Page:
Who are you, part two

Megan McHugh, a good friend of mine from Toronto, made the following observations.  She is Deaf-Blind by Usher Syndrome 2, which means her vision and hearing deteriorated at the same time.  Ushers Two individuals often have Retinitis Pigmentosa.  More on Ushers and RP in another blog.

Megan says:

The “Who Are You?” game is very frustrating. Especially when people try
to make us guess who they are.

However, the simplest and smartest thing to do is to immediately
explain to the person that because your vision is not good, you don’t
recognize their face. Don’t assume that other people know what you see
or don’t see. If the person had a sign language conversation with you
then it is very obvious to them that you have a certain amount of
vision. It is NOT obvious to them that you cannot see their face
clearly.

Even if they should realize, people are focused on their own lives –
they are often not going to clue in to what’s going on with others.
Especially if they only met that person casually and have not seen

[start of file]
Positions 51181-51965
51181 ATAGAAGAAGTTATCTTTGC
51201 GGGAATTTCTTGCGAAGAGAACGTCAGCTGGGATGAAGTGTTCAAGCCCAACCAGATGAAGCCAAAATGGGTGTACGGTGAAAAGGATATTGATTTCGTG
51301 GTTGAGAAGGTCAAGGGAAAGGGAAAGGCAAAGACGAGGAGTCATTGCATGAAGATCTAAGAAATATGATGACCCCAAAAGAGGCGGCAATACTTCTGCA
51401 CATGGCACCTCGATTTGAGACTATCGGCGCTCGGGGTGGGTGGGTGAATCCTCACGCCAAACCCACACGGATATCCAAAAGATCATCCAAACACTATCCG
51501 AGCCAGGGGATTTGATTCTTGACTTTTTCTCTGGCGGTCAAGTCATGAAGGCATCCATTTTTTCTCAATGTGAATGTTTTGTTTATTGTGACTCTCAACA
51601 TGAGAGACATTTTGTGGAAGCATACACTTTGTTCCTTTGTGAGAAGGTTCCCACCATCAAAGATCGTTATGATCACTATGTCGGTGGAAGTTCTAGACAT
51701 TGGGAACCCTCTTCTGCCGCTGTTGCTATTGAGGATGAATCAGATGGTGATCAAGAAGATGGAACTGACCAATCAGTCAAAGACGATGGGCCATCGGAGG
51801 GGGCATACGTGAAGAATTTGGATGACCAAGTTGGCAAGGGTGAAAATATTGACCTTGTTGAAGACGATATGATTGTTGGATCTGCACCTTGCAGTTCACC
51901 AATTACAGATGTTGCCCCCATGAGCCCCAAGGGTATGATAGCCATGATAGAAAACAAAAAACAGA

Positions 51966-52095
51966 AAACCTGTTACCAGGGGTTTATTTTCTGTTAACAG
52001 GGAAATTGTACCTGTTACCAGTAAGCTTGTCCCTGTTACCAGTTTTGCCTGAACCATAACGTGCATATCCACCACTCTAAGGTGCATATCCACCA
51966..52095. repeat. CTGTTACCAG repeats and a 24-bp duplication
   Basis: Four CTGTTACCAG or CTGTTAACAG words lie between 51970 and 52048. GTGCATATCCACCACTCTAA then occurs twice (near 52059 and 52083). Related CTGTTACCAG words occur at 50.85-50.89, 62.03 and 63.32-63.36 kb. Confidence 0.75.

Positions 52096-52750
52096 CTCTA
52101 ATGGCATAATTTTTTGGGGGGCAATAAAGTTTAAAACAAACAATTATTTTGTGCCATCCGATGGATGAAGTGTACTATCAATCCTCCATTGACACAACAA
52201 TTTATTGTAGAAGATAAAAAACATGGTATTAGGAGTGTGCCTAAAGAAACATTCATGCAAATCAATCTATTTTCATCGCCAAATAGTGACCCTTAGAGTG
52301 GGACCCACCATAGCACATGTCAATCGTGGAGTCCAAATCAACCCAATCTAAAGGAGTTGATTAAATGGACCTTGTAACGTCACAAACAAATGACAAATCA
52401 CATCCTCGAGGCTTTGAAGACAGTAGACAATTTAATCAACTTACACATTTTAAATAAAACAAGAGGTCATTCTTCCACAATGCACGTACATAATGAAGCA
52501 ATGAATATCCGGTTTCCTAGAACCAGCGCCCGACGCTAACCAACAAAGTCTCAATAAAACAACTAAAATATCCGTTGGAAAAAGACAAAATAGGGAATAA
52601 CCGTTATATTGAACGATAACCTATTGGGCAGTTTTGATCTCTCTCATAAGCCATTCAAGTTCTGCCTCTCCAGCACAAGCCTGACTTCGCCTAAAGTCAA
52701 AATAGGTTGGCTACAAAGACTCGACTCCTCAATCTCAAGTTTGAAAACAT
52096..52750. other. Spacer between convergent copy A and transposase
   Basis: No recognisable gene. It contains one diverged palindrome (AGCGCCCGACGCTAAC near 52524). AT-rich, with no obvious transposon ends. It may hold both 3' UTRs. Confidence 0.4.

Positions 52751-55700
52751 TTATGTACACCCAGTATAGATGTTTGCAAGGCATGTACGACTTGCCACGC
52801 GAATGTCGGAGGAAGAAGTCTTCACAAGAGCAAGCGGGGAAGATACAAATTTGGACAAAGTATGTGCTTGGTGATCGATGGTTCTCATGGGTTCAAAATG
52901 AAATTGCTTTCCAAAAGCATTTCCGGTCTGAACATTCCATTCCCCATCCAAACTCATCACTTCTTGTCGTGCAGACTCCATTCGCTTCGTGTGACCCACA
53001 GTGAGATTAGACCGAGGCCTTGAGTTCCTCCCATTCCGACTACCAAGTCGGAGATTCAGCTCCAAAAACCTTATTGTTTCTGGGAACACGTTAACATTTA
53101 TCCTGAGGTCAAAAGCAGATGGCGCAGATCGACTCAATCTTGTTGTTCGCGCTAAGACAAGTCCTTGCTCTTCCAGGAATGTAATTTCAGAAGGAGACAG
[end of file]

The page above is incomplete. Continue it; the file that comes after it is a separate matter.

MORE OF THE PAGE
them often. People aren’t going to remember all the details about you
and your vision.

Save yourself a lot of hassle and frustration by simply saying
something like, “I have some sight, but it’s blurry. I can’t always
recognize faces. Please tell me who you are”. Don’t expect other
people to always be intuitive. Lots of people who are DB do have
enough vision to recognize faces, at least earlier on in the vision
loss process. A person may talk to another DB person and identify
themself and be told, “I know who you are, you don’t need to tell me,
I can see your face!” A DB person with better vision can get irritated
when people think their vision is worse than it is.

Unless you actually explain to them that you cannot see their face
clearly and therefore cannot recognize them, you are an equal
participant in the same frustrating game.

Thanks Megan!  That is excellent advice!

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